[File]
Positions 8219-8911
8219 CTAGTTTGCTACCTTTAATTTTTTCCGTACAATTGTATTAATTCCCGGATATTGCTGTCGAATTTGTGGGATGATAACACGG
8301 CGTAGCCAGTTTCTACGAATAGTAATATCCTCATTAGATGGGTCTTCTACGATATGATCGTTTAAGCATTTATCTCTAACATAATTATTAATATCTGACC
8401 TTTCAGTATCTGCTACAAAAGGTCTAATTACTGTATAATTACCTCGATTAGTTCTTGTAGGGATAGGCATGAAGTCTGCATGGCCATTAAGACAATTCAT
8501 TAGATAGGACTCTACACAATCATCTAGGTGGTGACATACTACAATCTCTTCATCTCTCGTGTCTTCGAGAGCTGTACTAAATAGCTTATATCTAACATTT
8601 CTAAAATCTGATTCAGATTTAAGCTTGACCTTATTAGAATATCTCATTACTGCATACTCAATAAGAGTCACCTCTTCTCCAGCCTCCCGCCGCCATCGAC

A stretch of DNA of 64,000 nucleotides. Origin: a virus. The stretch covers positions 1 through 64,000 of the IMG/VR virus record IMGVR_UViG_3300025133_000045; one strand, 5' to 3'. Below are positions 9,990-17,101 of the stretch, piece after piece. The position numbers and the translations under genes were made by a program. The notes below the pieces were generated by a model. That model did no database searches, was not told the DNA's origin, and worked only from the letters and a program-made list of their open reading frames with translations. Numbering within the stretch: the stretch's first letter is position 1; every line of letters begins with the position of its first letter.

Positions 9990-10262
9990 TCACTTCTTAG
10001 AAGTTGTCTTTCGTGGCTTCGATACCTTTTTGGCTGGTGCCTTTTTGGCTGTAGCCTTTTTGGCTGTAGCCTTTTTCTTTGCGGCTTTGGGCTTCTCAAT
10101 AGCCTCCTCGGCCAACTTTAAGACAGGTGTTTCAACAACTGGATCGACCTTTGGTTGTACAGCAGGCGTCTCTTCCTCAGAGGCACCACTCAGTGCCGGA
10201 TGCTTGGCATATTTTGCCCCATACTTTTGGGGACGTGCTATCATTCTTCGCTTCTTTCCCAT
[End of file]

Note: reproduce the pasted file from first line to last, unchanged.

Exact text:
Positions 8219-8911
8219 CTAGTTTGCTACCTTTAATTTTTTCCGTACAATTGTATTAATTCCCGGATATTGCTGTCGAATTTGTGGGATGATAACACGG
8301 CGTAGCCAGTTTCTACGAATAGTAATATCCTCATTAGATGGGTCTTCTACGATATGATCGTTTAAGCATTTATCTCTAACATAATTATTAATATCTGACC
8401 TTTCAGTATCTGCTACAAAAGGTCTAATTACTGTATAATTACCTCGATTAGTTCTTGTAGGGATAGGCATGAAGTCTGCATGGCCATTAAGACAATTCAT
8501 TAGATAGGACTCTACACAATCATCTAGGTGGTGACATACTACAATCTCTTCATCTCTCGTGTCTTCGAGAGCTGTACTAAATAGCTTATATCTAACATTT
8601 CTAAAATCTGATTCAGATTTAAGCTTGACCTTATTAGAATATCTCATTACTGCATACTCAATAAGAGTCACCTCTTCTCCAGCCTCCCGCCGCCATCGAC

A stretch of DNA of 64,000 nucleotides. Origin: a virus. The stretch covers positions 1 through 64,000 of the IMG/VR virus record IMGVR_UViG_3300025133_000045; one strand, 5' to 3'. Below are positions 9,990-17,101 of the stretch, piece after piece. The position numbers and the translations under genes were made by a program. The notes below the pieces were generated by a model. That model did no database searches, was not told the DNA's origin, and worked only from the letters and a program-made list of their open reading frames with translations. Numbering within the stretch: the stretch's first letter is position 1; every line of letters begins with the position of its first letter.

Positions 9990-10262
9990 TCACTTCTTAG
10001 AAGTTGTCTTTCGTGGCTTCGATACCTTTTTGGCTGGTGCCTTTTTGGCTGTAGCCTTTTTGGCTGTAGCCTTTTTCTTTGCGGCTTTGGGCTTCTCAAT
10101 AGCCTCCTCGGCCAACTTTAAGACAGGTGTTTCAACAACTGGATCGACCTTTGGTTGTACAGCAGGCGTCTCTTCCTCAGAGGCACCACTCAGTGCCGGA
10201 TGCTTGGCATATTTTGCCCCATACTTTTGGGGACGTGCTATCATTCTTCGCTTCTTTCCCAT